Podcasts are a Significant Opportunity to Reach Younger Audiences
The most striking demographic trend is the extent to which young people have embraced podcasts. The next chart compares the proportion of each age group that uses podcasts at least monthly with those that listen to radio news at least weekly. This is a slightly unfair comparison given that monthly radio listening will be somewhat higher than the chart suggests. Even so, just under half of under 35s are using news-related podcasts, which is almost certainly far more of this group than listen to traditional radio news.
Following the release of iTunes analytics in December 2017, early data suggest that most podcasts are listened to for at least 90% of their duration, giving the lie to the view that young people have minimal attention spans. With advertising spend on podcasts in the United States rising to $220m they could offer a significant commercial opportunity for publishers as well as a route to attracting hard-to-reach millennials.2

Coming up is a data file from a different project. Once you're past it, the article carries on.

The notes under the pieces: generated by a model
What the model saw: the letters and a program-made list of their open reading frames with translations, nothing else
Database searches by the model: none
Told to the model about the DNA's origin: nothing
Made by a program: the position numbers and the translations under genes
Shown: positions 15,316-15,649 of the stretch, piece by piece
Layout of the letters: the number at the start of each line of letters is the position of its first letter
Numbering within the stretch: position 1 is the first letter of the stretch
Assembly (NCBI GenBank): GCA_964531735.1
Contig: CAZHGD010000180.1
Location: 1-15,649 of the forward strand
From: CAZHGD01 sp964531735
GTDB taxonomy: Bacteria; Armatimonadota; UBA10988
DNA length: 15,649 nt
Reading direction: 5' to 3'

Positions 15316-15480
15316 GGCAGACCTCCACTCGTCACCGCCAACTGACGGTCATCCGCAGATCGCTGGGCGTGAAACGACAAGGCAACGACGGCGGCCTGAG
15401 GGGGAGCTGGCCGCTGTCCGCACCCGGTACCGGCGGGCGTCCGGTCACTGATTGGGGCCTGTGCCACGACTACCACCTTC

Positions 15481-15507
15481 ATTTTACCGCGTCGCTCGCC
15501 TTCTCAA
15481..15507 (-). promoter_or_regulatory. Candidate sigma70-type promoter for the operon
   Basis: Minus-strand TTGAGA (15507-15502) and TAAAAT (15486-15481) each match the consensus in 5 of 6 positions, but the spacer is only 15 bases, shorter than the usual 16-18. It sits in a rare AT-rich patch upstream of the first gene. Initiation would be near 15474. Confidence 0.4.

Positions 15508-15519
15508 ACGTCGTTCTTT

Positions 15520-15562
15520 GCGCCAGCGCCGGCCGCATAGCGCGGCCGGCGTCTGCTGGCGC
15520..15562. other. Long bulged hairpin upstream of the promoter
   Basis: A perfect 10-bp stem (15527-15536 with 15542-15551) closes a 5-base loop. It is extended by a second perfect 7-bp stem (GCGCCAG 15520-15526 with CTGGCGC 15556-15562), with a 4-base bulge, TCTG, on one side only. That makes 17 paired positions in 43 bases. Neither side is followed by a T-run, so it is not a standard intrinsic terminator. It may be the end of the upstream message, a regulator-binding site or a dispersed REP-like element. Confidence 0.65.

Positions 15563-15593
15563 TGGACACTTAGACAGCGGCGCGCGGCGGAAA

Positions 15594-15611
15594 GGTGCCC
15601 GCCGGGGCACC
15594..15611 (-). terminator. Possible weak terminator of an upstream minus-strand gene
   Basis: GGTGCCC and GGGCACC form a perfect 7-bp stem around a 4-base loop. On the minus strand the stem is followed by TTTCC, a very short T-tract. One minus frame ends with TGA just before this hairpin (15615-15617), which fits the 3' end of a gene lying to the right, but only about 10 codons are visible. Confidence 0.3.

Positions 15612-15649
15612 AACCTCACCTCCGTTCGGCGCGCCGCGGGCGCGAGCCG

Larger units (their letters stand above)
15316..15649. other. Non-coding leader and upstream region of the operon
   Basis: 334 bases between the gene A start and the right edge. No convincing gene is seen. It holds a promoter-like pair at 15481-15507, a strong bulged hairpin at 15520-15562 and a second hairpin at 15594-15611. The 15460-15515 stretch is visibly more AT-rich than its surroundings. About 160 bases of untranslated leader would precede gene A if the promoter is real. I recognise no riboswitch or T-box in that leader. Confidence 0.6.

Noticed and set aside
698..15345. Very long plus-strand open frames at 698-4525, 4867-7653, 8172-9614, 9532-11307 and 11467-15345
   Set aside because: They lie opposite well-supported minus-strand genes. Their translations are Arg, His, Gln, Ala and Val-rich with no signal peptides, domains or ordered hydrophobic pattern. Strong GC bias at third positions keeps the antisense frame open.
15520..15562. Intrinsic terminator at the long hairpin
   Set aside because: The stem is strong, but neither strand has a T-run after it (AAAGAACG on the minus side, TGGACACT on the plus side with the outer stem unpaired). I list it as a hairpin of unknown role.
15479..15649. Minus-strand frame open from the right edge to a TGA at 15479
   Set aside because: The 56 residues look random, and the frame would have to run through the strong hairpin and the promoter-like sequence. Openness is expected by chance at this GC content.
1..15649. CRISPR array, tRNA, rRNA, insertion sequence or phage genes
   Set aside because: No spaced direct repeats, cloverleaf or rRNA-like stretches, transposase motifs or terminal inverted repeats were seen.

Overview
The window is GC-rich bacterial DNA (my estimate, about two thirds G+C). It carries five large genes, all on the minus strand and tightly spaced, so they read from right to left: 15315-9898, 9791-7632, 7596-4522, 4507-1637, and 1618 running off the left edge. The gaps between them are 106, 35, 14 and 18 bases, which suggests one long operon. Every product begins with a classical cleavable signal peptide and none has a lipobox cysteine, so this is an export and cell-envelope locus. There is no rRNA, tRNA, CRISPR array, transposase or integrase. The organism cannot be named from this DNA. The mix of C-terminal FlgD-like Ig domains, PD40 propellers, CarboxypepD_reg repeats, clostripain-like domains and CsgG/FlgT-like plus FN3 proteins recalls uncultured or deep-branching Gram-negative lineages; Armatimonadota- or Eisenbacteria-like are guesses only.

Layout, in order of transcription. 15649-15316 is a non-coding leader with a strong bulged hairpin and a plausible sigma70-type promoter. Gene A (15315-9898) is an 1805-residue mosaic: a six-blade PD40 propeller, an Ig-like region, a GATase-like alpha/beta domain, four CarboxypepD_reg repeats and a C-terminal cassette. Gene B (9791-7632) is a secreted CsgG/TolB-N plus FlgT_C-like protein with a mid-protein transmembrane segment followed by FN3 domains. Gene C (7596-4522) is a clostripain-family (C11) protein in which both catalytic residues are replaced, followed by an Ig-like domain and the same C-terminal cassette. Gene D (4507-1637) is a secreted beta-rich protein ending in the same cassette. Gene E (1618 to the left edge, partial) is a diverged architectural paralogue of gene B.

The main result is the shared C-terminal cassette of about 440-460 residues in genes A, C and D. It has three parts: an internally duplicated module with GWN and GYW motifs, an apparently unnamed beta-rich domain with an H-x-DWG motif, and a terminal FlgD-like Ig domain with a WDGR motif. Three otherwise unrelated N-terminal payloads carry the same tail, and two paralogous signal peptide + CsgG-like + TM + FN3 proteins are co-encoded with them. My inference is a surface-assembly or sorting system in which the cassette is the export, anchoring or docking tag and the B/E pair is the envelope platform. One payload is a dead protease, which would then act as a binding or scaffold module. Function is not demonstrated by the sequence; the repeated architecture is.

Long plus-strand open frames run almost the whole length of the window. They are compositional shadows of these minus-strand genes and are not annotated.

Types of Podcasts Consumed
When looking at the types of popular podcasts accessed, we find that news and politics is only one part of the mix. Podcast genres seem to follow a similar mix to a speech radio schedule with lifestyle, food, health, technology, business, and sport playing a significant part. In our open-end responses, comedy programmes were also mentioned but were not captured in our survey question. Podcast listening tends to skew male along with wider news use, with only lifestyle subjects attracting more women.
PROPORTION THAT LISTEN TO EACH TYPE OF PODCAST
Q11F_2018. A podcast is an episodic series of digital audio files, which you can download, subscribe, or listen to. Which of the following types of podcast have you listened to in the last month?